Places that Matter

Loew's Paradise Theater (former)

click on image for slideshow
Lobby, Landmarks Preservation Commission
Lobby, Landmarks Preservation Commission
Entrance, Landmarks Preservation Commission
Lobby, Landmarks Preservation Commission
Auditorium, Landmarks Preservation Commission
Balcony, Landmarks Preservation Commission
Detail, Landmarks Preservation Commission
Sumptuous former movie palace turned theater
Place Details »

Place Matters Profile

By Deenah Vollmer

The grand movie palace is a dinosaur, some might say. In an age of shoe-box multiplexes--with ticket prices skyrocketing to over $10 a pop--a 4,000-seat theatre with velvet curtains, crystal chandeliers, and smoke machines has lost its stronghold in the diversifying entertainment industry. But in the Bronx, an effort to renovate and revive a historic landmark of architectural brilliance, a gathering place of community significance, and a multi-faceted entertainment center has successfully restored the Loews' Paradise Theatre in the Bronx borough of New York City.

Located on the west side of the Grand Concourse, the Theatre opened September 7, 1929 as one of five "Wonder Theatres" built by the Loews' cinema chain between 1929-30. "Wonder Theatres" are named for being equipped with identical Robert Morton pipe organs known as "Wonder Mortons."

"When the Grand Concourse was developed in the Bronx in the 1920s, people thought this would be an ultimate destination address, that people would want to come and live there like Park Avenue," said Sam Goodman, Urban Planner for the Bronx Borough President's Office.

In the same period, with a bit more leisure time and money in their pockets, Americans turned movie theaters into gathering places and neighborhood centers. The Paradise Theatre displayed the grand eclectic design of the Roaring ‘20s when American movie theatres emerged as movie palaces. Movies were not meant to be viewed; they were meant to be experienced. The Paradise Theatre led a starry-eyed viewer into a private dream world set in a quintessentially public space.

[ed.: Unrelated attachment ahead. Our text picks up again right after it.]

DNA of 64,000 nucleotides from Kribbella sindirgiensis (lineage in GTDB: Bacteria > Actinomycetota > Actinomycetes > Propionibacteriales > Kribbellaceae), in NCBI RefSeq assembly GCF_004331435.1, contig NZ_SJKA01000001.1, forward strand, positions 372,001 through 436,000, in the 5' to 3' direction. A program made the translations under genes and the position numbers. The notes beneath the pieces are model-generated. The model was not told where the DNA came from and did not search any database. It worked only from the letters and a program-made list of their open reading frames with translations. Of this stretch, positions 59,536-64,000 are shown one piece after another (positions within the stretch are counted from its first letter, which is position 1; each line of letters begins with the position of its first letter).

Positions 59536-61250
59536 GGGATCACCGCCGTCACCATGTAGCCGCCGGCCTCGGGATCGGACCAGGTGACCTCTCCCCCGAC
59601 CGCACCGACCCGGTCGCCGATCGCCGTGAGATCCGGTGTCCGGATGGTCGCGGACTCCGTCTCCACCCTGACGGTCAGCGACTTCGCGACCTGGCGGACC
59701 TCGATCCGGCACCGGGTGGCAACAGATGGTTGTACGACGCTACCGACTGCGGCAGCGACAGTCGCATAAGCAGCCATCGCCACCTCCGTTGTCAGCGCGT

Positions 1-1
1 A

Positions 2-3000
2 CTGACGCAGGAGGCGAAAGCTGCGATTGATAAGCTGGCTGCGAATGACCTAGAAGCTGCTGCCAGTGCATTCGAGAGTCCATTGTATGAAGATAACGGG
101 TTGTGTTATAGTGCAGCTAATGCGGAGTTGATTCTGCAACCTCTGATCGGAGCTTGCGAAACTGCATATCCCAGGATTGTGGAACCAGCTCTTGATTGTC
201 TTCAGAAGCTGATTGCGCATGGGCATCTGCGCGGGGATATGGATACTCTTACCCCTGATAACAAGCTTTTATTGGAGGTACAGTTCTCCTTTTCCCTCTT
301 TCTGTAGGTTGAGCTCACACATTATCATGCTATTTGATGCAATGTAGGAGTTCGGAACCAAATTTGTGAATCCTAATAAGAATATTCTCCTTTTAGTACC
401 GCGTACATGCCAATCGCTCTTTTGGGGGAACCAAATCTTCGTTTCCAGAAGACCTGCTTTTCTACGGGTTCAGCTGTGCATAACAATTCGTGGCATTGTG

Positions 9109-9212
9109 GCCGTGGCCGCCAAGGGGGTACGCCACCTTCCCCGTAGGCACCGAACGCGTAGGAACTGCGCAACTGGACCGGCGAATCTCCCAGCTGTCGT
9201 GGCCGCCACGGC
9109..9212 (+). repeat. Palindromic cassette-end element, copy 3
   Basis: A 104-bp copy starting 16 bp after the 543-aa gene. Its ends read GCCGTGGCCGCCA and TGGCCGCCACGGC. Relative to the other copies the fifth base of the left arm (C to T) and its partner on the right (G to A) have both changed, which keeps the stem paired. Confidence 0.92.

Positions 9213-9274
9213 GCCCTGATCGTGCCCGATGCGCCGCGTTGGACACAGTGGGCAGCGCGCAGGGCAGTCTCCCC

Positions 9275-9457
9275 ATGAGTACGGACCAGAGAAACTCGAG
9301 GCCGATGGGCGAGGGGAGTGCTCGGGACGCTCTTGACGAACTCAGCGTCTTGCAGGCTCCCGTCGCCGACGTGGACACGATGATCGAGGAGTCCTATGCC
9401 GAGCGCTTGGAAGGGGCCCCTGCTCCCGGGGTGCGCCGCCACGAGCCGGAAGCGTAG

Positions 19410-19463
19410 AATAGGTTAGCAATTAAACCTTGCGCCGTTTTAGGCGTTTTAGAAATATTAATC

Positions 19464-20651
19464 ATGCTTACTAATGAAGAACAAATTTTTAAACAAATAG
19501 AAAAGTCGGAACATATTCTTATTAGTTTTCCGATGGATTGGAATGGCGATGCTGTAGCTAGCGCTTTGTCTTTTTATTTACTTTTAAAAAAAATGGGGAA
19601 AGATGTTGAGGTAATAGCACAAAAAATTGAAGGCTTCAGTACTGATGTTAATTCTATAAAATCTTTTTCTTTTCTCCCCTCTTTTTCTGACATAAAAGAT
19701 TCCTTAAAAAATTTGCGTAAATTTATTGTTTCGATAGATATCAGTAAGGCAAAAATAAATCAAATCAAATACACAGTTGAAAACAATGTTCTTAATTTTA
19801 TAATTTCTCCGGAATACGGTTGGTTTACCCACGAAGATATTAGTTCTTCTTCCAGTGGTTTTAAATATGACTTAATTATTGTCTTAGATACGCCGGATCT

The 52,000 square-foot Paradise Theatre is the second largest auditorium in New York. Only Radio City Music Hall is bigger. Designed by John Eberson, who was one of the most prominent theater designers in the United States and inventor of the Atmospheric style, the theatre sought to transport visitors to an outdoor Baroque Italian garden of marble pillars, cypress trees, plaster replications of Michelangelo sculptures, vines, stuffed birds, and even a goldfish pond. With a painted ceiling of stars bearing the constellation of Marcus Loews' birth sign and a smoke machine producing simulated clouds, viewers felt they were sitting under an evening sky. The result was a multi-sensory movie experience, an escape. According to Eberson himself, the auditorium was "a magnificent amphitheatre under a glorious moonlit sky where friendly stars twinkled and wisps of cloud drifted."